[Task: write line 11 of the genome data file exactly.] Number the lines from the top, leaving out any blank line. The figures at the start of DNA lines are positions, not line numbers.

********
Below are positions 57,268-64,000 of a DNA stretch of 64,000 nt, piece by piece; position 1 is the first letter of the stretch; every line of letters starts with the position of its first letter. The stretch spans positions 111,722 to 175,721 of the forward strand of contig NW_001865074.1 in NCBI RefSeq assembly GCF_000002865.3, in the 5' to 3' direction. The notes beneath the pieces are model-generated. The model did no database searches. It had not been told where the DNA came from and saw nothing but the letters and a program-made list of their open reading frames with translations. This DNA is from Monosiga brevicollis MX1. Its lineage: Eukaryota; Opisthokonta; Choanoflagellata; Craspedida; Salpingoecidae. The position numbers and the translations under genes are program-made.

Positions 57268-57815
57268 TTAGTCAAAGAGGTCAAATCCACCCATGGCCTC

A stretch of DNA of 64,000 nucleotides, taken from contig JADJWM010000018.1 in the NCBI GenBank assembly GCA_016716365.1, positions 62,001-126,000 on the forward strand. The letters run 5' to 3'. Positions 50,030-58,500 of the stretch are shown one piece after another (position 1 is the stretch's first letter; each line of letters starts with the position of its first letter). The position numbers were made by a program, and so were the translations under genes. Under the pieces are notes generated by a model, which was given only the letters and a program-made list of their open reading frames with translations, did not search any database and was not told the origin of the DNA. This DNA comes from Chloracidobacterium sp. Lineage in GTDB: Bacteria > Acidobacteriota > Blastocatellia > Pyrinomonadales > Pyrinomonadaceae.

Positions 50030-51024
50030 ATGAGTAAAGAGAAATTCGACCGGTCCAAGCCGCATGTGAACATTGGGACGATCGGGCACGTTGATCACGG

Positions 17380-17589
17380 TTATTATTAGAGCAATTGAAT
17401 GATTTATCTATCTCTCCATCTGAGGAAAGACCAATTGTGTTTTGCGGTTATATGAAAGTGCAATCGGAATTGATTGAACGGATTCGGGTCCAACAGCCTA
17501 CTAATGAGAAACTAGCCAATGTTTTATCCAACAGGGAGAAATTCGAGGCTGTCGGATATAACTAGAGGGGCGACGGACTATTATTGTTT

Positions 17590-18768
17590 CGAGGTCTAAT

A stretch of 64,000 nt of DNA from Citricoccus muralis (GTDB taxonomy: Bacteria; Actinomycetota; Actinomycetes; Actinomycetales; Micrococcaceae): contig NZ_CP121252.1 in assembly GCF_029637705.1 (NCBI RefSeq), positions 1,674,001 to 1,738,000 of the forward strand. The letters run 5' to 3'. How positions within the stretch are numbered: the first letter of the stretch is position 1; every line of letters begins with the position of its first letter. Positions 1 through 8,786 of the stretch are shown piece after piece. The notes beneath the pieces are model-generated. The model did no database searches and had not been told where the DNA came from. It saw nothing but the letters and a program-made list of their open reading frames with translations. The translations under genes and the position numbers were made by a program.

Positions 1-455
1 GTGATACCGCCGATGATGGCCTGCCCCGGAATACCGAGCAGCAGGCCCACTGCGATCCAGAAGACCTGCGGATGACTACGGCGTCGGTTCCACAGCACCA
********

Positions 17590-18768